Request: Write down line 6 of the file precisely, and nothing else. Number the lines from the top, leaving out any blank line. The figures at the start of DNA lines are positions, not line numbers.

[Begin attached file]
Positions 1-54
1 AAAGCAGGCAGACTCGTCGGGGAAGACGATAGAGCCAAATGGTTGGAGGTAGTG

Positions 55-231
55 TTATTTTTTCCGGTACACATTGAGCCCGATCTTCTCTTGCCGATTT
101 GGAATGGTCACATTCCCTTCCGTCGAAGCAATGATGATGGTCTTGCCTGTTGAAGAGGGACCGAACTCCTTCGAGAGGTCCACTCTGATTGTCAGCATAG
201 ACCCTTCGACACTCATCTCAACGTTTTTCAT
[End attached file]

201 ACCCTTCGACACTCATCTCAACGTTTTTCAT